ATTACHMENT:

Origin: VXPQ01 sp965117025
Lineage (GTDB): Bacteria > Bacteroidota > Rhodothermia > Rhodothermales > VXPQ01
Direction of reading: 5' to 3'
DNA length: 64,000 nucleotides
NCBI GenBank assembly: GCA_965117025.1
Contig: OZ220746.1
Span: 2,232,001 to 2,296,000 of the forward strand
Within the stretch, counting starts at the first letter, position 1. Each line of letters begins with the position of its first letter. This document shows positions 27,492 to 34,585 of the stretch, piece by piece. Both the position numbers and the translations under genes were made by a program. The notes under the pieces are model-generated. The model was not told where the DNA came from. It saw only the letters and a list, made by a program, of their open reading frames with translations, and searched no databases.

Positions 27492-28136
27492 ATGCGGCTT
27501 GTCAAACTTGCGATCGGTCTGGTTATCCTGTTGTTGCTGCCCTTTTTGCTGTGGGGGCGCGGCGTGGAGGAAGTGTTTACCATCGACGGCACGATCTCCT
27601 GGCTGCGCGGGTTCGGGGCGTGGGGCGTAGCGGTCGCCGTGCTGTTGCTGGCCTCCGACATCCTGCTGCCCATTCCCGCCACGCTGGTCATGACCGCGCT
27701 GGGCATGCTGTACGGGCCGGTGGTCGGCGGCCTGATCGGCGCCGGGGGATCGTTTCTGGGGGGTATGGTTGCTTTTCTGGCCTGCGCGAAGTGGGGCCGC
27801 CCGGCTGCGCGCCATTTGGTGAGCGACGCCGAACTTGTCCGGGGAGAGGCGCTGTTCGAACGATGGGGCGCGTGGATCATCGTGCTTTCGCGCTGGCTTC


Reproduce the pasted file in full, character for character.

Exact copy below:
Origin: VXPQ01 sp965117025
Lineage (GTDB): Bacteria > Bacteroidota > Rhodothermia > Rhodothermales > VXPQ01
Direction of reading: 5' to 3'
DNA length: 64,000 nucleotides
NCBI GenBank assembly: GCA_965117025.1
Contig: OZ220746.1
Span: 2,232,001 to 2,296,000 of the forward strand
Within the stretch, counting starts at the first letter, position 1. Each line of letters begins with the position of its first letter. This document shows positions 27,492 to 34,585 of the stretch, piece by piece. Both the position numbers and the translations under genes were made by a program. The notes under the pieces are model-generated. The model was not told where the DNA came from. It saw only the letters and a list, made by a program, of their open reading frames with translations, and searched no databases.

Positions 27492-28136
27492 ATGCGGCTT
27501 GTCAAACTTGCGATCGGTCTGGTTATCCTGTTGTTGCTGCCCTTTTTGCTGTGGGGGCGCGGCGTGGAGGAAGTGTTTACCATCGACGGCACGATCTCCT
27601 GGCTGCGCGGGTTCGGGGCGTGGGGCGTAGCGGTCGCCGTGCTGTTGCTGGCCTCCGACATCCTGCTGCCCATTCCCGCCACGCTGGTCATGACCGCGCT
27701 GGGCATGCTGTACGGGCCGGTGGTCGGCGGCCTGATCGGCGCCGGGGGATCGTTTCTGGGGGGTATGGTTGCTTTTCTGGCCTGCGCGAAGTGGGGCCGC
27801 CCGGCTGCGCGCCATTTGGTGAGCGACGCCGAACTTGTCCGGGGAGAGGCGCTGTTCGAACGATGGGGCGCGTGGATCATCGTGCTTTCGCGCTGGCTTC